The Indigo Disk DLC will force fans to finally learn to play Pokemon

Pokemon Scarlet Violet Indigo Disk concept art

A vocal portion of the Pokemon fandom has bristled over games becoming “too easy” in recent years, but that’s reportedly set to change with Scarlet and Violet’s The Indigo Disk DLC.

For years, Pokemon players have said that the EXP Share item makes Pokemon a cakewalk. In reality, Pokemon has actually gotten steadily more difficult over the years with the introduction of new mechanics. That’s just not particularly obvious when exclusively playing through the story.

While major esports titles generally stress having the competitive form of the game be similar to the one played by everyone casually, that’s not the case with Pokemon. Official competitive Pokemon matches are played entirely in a doubles format, where players have greater use for mechanics like weather and stat changes that aren’t necessary when running through the story.

Influencers and media outlets have gotten an early look at the next DLC, and that sneak peek has confirmed that The Indigo Disk’s trainer battles will exclusively take place in a doubles format. This may push many self-declared hardcore Pokemon fans to actually learn how to play the game.

Pokemon Scarlet and Violet: The Indigo Disk DLC brings makes double battles the norm

Early hands-on demos of Pokemon Scarlet and Violet: The Indigo Disk confirmed that the DLC will have doubles-based trainer battles

Double battles have existed since Pokemon Ruby and Sapphire but in the mainline Pokemon series, they’ve been scarcely used. Most games will have a couple of segments where the player character teams up with an NPC for a short while, but all the biggest moments of the game are one-on-one battles. Though there were spin-off titles in Pokemon Colosseum and XD: Gale of Darkness for the Gamecube that exclusively had double battles, they’ve never been a major part of any other games since.

pokemon colosseum battle
Pokemon Colosseum

Part of this stems from the simple fact that playing doubles Pokemon is just much harder. While players can typically blaze their way through the story with one high-level Pokemon or a balanced team full of damaging moves, that’s not the case in doubles. 

Players need to account for a variety of possible strategies. One weather move or Trick Room can completely invalidate a player’s team and players need a check for those, while still being able to execute their own tactics. It’s a major challenge that even longtime players have trouble wrapping their heads around and it’s one The Pokemon Company has been shielding players from until The Indigo Disk DLC.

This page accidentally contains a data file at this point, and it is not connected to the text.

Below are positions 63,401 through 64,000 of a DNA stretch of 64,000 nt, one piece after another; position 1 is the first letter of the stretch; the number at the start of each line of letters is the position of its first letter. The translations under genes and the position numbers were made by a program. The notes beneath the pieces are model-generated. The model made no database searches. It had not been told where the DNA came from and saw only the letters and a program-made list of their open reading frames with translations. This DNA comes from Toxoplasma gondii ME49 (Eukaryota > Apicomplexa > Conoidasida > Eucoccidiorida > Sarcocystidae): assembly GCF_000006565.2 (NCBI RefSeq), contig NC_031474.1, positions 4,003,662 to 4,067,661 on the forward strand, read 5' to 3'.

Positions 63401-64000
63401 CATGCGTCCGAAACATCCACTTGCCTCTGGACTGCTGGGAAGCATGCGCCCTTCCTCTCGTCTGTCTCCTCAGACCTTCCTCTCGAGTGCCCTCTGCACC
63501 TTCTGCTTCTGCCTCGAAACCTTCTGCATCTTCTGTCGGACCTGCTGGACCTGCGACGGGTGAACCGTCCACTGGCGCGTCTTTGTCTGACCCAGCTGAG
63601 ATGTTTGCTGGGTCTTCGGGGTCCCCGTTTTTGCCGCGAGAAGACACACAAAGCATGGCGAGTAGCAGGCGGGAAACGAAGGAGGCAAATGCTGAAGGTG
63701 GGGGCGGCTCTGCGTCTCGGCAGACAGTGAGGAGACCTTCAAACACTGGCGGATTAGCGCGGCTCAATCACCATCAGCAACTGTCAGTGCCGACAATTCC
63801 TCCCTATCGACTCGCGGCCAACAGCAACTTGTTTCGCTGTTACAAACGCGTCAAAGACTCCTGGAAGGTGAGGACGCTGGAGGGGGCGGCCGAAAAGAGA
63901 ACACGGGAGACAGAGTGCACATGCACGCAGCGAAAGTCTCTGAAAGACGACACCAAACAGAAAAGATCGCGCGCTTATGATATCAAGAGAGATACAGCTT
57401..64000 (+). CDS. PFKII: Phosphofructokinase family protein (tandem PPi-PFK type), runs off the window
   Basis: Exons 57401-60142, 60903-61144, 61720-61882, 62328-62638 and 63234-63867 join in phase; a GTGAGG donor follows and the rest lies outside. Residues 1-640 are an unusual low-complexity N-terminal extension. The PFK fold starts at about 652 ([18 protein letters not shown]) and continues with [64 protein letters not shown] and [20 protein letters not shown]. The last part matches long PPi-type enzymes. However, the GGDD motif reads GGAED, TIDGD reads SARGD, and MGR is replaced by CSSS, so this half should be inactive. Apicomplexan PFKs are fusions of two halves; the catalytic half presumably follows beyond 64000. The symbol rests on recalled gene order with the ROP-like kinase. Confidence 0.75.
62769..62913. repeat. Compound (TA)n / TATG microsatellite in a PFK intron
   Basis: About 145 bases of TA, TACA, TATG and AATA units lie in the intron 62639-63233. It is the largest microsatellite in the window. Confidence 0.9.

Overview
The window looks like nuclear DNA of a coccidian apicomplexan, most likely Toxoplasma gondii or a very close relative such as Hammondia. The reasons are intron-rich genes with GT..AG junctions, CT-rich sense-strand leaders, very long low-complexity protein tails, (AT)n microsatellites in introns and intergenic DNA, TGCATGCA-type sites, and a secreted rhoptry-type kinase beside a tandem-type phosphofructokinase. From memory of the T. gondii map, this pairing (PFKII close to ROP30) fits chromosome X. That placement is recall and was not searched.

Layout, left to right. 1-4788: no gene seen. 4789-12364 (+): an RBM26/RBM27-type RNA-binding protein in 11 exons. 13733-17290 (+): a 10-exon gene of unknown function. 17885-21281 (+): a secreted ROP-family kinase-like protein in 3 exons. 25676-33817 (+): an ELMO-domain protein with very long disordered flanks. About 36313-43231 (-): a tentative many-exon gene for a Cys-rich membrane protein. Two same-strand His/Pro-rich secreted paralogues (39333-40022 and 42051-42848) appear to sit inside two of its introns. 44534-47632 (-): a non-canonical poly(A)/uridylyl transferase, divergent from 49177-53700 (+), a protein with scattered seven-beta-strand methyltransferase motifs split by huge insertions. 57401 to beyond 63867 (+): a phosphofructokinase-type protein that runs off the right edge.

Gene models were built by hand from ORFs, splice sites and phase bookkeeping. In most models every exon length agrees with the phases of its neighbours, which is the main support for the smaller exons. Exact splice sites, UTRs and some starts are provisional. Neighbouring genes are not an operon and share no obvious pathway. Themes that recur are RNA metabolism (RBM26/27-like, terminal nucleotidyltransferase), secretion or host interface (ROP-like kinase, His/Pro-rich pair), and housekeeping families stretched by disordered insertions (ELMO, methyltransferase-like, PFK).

Despite this, double battles have been the standard in official Pokemon competitions for over a decade. This has put Pokemon in an awkward spot where there’s little guidance for players looking to go from the single-player experience to multiplayer. Meanwhile, the lack of sufficient tools for building and a lax stance on the matter from Game Freak and The Pokemon Company has led to the normalization of hacked Pokemon.

Players have taken the plunge and scaled the learning curve despite this and competitive Pokemon boasts a strong production values, making it a solid viewer experience. There have been some signs of competitive Pokemon becoming a greater focus for the franchise’s handlers including job listings in early 2023 related to Pokemon esports.

It’s possible that the Indigo Disk DLC is set to lay the groundwork for greater crossover between the competitive Pokemon world and the regular games like Scarlet and Violet. If that’s the case, players who think the game is too easy without touching the online ladder ought to buckle in because they’re in for a rude awakening.

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Written by Steven Rondina

Steven Rondina has been playing video games since he was a toddler and appreciates every genre out there. He has earned the platinum trophy in every Soulsborne game, is regularly Master Ball-ranked on the competitive Pokemon ladder, and has spent thousands of hours missing shots on Dust 2. His work has previously been featured by Bleacher Report and The Washington Post, and he was an Assistant Editor at You can follow him on Twitter / X at @srondina.

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